First Class/Observation Dome Cars
This car was built in 1954 for the Chicago, Burlington & Quincy, and Northern Pacific Railways by Budd Manufacturing Company. This style of car was called “Vista Dome” when in service for Northern Pacific’s run between Chicago and Seattle and were so popular they inspired Oldsmobile to produce a station wagon with a raised window section in the late 1950’s called the Vista Cruiser. Amtrak purchased the car in 1971. GCR purchased it in 1996 and after some refurbishment it went into service in March 1997 as Coconino. Its name comes from a Native American word that means “dry land” or “land of little water.” Coconino is 78 feet long and carries 42 First Class passengers downstairs, and 24 Observation Dome passengers upstairs.
Originally built for the premier train between Chicago and Seattle, the Empire Builder was jointly operated by the Great Northern Railway, the Burlington and the Spokane, Portland & Seattle. When Amtrak took over the nation’s remaining passenger routes, this car joined the new system. From 1984-1985 the car was leased to the Alaska Railroad prior to being stored for a number of years before its sale to a private owner. In May of 2000 GCR leased this car from the Great Northern Dome Company to replace another dome car in service at the time, and renamed Kokopelli after the Native American deity of fertility. Kokopelli is 78 feet long and carries 42 First Class passengers downstairs, and 24 Observation Dome passengers upstairs.
This car ran as a Vista Dome on the famed California Zephyr, one of the most popular trains of all time. The car was sold to Amtrak in 1971 then joined the Alaska Railroad in 1984. After changing owners and being leased to various railroads every year from 1986 to 2002, GCR acquired this coach in 2004 and it reentered service as “Grand View.” It is 78 feet long and carries 42 First Class passengers downstairs, and 24 Observation Dome Passengers upstairs.
Luxury Dome Car
Constructed by the Budd Company for the CB&Q (Chicago, Burlington and Quincy) in 1955, this dome car was named River View. CB&Q operated this luxury streamliner from Chicago to Minneapolis, where the Great Northern Railway took it over for the rest of the journey to Seattle. Amtrak purchased the car and operated it in a variety of services, eventually selling it to the American Orient Express (AOE) in 2001, when it was renamed Copper Canyon.
In 2011 Copper Canyon was purchased by the Grand Canyon Railway and was renamed Fred Harvey. The rail car needed a complete overhaul which lasted one year and used over 8,000 man hours at a cost of $1 million. The Fred Harvey car made its first trip to the Grand Canyon under new ownership in September 2012. The full length dome car joined Grand Canyon Railway’s Luxury Class Service as a Luxury Dome Car seating 66 passengers upstairs and open lounge seating down stairs. The car measures 85 ft. long, 12 ft. wide, 16 ft. high and 91 tons.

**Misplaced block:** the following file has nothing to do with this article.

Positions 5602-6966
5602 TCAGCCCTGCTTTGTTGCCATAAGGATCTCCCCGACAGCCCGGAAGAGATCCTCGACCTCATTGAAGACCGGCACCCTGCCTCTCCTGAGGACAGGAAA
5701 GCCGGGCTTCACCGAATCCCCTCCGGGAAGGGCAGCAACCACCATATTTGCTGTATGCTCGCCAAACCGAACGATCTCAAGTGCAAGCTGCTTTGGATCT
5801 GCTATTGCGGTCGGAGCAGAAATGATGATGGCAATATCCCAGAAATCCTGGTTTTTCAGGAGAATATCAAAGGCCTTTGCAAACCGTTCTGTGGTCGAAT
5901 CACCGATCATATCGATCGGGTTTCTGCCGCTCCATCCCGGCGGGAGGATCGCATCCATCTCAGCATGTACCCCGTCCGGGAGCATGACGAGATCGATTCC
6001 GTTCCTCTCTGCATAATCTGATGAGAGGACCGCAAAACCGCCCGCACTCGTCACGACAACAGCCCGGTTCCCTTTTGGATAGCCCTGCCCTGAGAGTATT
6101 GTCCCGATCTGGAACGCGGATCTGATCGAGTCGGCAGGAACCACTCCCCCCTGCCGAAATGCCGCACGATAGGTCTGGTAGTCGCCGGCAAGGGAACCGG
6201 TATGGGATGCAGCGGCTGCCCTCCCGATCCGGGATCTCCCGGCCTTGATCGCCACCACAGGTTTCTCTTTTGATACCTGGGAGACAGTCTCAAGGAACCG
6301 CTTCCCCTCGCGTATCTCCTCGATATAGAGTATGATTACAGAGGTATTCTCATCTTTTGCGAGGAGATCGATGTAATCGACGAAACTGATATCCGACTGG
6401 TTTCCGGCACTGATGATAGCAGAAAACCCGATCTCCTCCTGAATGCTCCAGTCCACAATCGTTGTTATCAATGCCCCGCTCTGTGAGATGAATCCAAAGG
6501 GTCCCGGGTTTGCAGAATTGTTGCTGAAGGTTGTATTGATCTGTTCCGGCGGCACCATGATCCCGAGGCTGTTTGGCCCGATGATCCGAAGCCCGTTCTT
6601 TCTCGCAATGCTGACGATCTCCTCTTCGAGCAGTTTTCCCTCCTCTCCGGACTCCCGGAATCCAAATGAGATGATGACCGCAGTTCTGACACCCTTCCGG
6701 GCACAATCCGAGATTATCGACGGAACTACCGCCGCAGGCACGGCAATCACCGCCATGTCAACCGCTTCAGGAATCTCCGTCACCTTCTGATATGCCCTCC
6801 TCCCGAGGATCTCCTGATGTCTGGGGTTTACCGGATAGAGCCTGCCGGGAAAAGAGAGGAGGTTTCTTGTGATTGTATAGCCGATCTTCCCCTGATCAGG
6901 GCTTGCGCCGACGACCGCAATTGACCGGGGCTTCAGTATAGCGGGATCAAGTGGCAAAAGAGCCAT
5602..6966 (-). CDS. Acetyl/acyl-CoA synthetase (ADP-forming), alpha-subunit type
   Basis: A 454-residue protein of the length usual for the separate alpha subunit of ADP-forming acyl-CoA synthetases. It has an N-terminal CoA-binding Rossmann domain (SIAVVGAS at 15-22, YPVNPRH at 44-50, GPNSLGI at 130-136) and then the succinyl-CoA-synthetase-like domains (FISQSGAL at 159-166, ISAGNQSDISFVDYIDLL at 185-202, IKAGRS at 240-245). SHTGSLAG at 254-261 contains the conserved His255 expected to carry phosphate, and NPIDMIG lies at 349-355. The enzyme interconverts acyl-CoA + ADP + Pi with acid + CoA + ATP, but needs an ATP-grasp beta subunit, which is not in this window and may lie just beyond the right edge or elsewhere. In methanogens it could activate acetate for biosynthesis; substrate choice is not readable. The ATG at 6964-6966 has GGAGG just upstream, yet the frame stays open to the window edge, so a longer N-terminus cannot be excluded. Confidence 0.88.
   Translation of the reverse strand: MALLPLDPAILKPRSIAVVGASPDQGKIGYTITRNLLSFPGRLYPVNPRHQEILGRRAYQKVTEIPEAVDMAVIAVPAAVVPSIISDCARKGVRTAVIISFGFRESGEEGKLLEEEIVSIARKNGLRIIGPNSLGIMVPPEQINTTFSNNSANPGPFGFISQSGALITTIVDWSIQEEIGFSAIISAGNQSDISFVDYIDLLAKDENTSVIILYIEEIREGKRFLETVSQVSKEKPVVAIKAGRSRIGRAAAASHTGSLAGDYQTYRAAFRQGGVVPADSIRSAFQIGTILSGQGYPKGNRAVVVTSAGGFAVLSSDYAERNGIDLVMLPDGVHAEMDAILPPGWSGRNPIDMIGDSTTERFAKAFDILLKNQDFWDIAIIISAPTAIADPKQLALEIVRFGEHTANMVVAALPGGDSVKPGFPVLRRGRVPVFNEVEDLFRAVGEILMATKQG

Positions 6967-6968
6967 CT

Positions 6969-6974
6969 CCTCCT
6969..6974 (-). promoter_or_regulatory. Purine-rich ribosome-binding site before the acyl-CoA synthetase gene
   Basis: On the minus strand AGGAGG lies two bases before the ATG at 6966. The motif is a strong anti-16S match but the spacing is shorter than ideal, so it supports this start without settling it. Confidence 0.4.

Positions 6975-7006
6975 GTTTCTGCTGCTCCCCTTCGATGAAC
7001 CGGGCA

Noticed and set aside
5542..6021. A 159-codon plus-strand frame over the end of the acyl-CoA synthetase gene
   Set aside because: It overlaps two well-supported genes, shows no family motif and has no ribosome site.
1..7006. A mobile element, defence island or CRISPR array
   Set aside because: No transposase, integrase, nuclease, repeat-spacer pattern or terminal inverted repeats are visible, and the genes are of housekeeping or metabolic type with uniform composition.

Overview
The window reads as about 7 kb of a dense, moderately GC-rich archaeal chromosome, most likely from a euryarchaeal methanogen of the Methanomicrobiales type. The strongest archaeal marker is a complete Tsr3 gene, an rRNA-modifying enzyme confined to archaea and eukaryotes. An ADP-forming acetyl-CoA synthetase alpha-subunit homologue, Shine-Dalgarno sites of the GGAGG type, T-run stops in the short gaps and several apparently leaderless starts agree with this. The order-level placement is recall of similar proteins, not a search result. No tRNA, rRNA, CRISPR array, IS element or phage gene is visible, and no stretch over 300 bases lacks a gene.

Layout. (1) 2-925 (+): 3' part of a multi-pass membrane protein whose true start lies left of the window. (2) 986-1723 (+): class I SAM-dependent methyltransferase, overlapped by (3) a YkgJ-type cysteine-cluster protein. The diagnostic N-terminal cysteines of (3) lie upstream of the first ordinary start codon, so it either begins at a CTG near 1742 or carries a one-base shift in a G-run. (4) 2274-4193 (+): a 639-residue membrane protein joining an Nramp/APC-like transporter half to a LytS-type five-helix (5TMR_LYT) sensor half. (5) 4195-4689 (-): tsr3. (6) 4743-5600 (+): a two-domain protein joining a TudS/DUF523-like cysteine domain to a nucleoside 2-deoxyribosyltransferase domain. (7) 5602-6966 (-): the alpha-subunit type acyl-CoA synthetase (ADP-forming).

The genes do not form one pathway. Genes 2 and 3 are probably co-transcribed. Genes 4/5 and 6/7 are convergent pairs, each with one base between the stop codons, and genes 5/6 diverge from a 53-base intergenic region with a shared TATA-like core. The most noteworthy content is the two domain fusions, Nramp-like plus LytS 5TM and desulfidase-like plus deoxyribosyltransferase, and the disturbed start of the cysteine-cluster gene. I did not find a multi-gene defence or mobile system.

Luxury Parlor Cars
The Santa Fe was built in 1948 for the Minneapolis & St. Louis Railroad. Considered the lap of luxury, this 56 seat coach provided patrons of the M&St.L Railroad with modern and extremely comfortable service for its era. The car was acquired in 1956 by the Rock Island Lines where it served until the end of passenger service in 1978. After nearly 10 years in storage, the Santa Fe was sold to Roaring Fork Railway where it was remodeled as a luxury parlor lounge. It was then leased to Copper Canyon Tours, leased again in 2002 to the Acadian Railroad. GCR became the proud owner in 2004, and it reentered service as Santa Fe shortly after. This car is 77 feet long, and now carries 37 passengers.
This recently refurbished Luxury Parlor car is named after the businessman responsible for reinstating train service from Williams to the Grand Canyon in 1989. It was built in 1954 and originally known as Bonaventure. The car debuted as Max Biegert in September 2006, is 77 feet long and carries 23 passengers. It is also one of our two parlor cars to feature an open air rear platform.
The Chief was built in 1947 for use on the Atlantic Coast, in service between New York and Miami. It was retired in the early 1980s and sat in storage until it was purchased by a private investor where it was moved to San Antonio and after being refurbished for $250,000, was put into service for the Texas Southern Dinner Train from 1989-1991. After 1991, it served as a dinner car for charter in Mexico until 1993 when it was seized by the Mexican government. After a protracted legal battle the car was returned in 1994 to the US-Mexico border where it was picked up by the Union Pacific for delivery to San Antonio, but the car was lost en route and found later that year in New Orleans. The car was subsequently damaged in a rear end collision on its return to San Antonio and the owner put it into storage before selling it in 1999. The next owner added the observation platform at a cost of $95,000 to cover up the damage caused in the collision, but decided to sell the car prior to completing the restoration. GCR acquired the car in 2002 and put it into service in October of that year as the Chief. It is 76 feet long, carries 37 passengers, and features an open air rear platform.